Never underestimate the power of simple Bandcamp hunting, long an effective tool for the discovery of potent new jams directly catered to the individual’s very own search inquiries. A little over a week ago, a simple search for music tagged with “psychedelic doom metal” on my part led to me coming across Chaotic Divine, the upcoming third length from the Chicago doomsters REZN.

As my first time hearing the band, and the album not even streaming in full yet, I was nonetheless quite impressed with the two mammoth slabs of ethereal acid doom that were available for play. Hearing the album in full several days later, the initial feelings of awe and admiration only continued to climb, as I was plunged headfirst into the hallucinatory, “tripping on peyote in the Arizona desert”-type listening experience that Chaotic Divine offers. You can experience that sensation for yourself right now, as we're streaming the album ahead of its release tomorrow:



Sound wise, REZN aren’t really bringing anything that new to the table. The band’s genius lies not necessarily in the fact that they do something new well, but in that they do something old better than many of their other contemporaries. There is a plethora of doom, stoner, and psychedelic music out there to which REZN's mellow, atmospheric sound compares. But the band has an extra element that pushes their music to more gripping, emotionally satisfying territory, setting them apart from many other bands in these three genres that are simply cycling through the motions with the usual fuzz, riffs, and occasional atmospheric interludes.

It’s a bit difficult to pinpoint exactly what that "extra element” is for REZN, but if it had to be pinned down to a single word: diversity. Chaotic Divine excels in the songwriting department and the variation therein more than anything. In contrast to bands that focus either on heavy, crunchy riffs or tripped out, melodic atmosphere, REZN are simply not content with having one without the other, and ground themselves quite firmly in both areas in their compositions. The beauty of Chaotic Divine is that the band really doesn’t embrace one of these styles over the other, combining them together in more of a strong 50/50 blend than anything.

Take opener “Emerging,” for example. The track begins with a bit of a psyched out, melodic intro, but then transitions into a more straightforward stoner delivery for the large remainder of its runtime. Chaotic Divine opening with such a track may initially lead listeners to suspect that REZN are simply another “riff after riff after riff” type stoner band, but this is a bit deceptive. The group delicately skate the line here between “riffy stoner metal” and “heavy acid rock,” resulting in some tracks later in the album, such as “Mother / Forever Time” or “Optic Echo,” in which the atmosphere really dominates over the riffs.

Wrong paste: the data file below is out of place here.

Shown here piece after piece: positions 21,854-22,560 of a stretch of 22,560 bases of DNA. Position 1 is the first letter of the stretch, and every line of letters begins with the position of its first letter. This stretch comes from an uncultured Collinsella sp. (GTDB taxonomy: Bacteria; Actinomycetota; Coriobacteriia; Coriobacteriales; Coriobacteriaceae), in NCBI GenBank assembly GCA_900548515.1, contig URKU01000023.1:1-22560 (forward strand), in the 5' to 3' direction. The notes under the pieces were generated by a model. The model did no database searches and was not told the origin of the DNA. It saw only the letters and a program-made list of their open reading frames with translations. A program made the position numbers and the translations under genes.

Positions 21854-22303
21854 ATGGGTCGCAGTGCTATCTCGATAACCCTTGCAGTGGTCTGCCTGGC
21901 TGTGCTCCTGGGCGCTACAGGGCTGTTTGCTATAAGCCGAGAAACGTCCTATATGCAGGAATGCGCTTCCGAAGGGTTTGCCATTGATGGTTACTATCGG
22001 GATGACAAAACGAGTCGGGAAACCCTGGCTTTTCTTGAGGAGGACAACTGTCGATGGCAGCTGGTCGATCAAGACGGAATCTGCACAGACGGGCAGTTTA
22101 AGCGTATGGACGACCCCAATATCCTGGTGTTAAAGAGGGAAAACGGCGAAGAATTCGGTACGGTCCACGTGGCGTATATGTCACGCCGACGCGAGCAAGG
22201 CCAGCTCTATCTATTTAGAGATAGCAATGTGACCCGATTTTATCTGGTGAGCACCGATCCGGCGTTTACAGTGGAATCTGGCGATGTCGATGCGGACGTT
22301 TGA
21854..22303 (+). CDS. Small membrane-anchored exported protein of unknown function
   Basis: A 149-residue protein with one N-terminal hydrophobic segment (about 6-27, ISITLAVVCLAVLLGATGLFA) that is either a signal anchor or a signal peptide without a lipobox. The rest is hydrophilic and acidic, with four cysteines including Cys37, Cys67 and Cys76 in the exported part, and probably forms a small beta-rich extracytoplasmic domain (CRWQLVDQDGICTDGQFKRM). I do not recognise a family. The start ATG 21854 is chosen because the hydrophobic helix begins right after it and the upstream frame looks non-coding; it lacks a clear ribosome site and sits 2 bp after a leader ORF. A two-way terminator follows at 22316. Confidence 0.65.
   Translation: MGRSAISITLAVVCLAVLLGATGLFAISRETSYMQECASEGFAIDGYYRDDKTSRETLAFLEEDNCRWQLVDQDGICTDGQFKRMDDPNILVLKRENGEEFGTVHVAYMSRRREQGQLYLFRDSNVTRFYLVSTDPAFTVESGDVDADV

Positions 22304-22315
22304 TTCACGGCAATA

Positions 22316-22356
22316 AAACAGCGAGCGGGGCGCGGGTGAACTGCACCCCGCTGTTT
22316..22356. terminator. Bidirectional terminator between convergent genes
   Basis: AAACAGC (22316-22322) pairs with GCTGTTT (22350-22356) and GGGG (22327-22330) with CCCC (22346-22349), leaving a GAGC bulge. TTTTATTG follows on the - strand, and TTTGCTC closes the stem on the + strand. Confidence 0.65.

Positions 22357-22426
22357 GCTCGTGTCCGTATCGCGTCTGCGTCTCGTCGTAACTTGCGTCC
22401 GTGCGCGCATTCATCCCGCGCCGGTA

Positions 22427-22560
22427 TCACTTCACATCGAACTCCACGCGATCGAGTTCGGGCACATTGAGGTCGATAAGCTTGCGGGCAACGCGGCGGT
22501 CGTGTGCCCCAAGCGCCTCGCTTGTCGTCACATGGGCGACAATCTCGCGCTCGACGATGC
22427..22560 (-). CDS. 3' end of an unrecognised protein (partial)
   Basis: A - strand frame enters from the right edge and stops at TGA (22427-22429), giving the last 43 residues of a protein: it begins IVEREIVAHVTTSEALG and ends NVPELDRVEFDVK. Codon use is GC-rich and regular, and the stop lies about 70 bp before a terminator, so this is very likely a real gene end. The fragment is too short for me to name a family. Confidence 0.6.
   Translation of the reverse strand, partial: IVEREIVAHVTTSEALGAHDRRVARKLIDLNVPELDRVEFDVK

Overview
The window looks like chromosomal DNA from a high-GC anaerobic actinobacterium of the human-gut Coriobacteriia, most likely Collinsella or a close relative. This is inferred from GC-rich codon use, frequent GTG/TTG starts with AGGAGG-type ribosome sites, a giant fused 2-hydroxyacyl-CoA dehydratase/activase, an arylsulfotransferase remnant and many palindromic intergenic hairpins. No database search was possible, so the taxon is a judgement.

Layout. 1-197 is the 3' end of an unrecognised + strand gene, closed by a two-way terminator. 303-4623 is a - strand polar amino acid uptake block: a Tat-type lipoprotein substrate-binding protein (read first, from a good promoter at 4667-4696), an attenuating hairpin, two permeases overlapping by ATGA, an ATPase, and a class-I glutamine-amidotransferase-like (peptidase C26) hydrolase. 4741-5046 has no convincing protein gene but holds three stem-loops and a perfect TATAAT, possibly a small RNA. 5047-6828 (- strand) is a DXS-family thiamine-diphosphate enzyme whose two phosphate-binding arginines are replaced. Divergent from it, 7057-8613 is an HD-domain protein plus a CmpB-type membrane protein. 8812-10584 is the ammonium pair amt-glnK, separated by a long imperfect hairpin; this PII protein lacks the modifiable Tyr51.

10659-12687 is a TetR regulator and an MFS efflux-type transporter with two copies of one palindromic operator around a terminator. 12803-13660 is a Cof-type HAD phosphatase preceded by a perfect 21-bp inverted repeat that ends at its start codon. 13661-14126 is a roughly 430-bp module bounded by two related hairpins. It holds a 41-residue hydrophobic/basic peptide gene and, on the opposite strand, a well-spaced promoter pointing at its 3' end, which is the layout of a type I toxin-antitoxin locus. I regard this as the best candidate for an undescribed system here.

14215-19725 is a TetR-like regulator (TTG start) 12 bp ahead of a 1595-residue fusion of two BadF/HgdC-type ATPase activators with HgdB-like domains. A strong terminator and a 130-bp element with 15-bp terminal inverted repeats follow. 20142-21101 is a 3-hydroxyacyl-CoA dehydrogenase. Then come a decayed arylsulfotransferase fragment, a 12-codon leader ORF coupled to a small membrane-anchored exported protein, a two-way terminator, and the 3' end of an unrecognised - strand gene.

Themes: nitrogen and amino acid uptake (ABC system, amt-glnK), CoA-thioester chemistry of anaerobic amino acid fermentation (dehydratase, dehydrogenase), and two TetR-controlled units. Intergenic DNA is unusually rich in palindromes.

rezn band


One other notable feature of Chaotic Divine, that I actually wish REZN had used a bit more of, is… saxophone?  Yes, you read that right. It’s not featured on every track, but it’s enough of an unexpected addition to the music to draw considerable attention. The sax is utilized particularly well, at first just coming into the songwriting to follow along with the main guitar melodies as an extra embellishment, before eventually branching off on its own into almost solo-like territory.

Chaotic Divine has been my first encounter with REZN, but it certainly won’t be my last, as with this album the band have definitely come through with that extra “something” that will be keeping them high on my “pay attention” list going into the future. While Chaotic Divine conjures thoughts of a lot of other bands in the doom/stoner/psych spectrum with its songwriting, there’s also something uniquely, unquestionably REZN about the music here too, something that these Chicago doomsters have that I simply don't get at nearly the same level from other bands in this realm.

Whether you mark it down to a greater performance, a feeling of more authentic energy, or just greater songwriting abilities in general, it’s certainly enough to set REZN apart from a lot of the rest of the current competition they have in the doom scene. Chaotic Divine is easily one of the most immersive, well-written albums I’ve heard all year, and one that should definitely be topping many doom fans’ year end lists.

Turn on, tune in, and drop out.

-- Sahar Alzilu


Chaotic Divine releases October 1st. Pre-orders available via Bandcamp and REZN's website.

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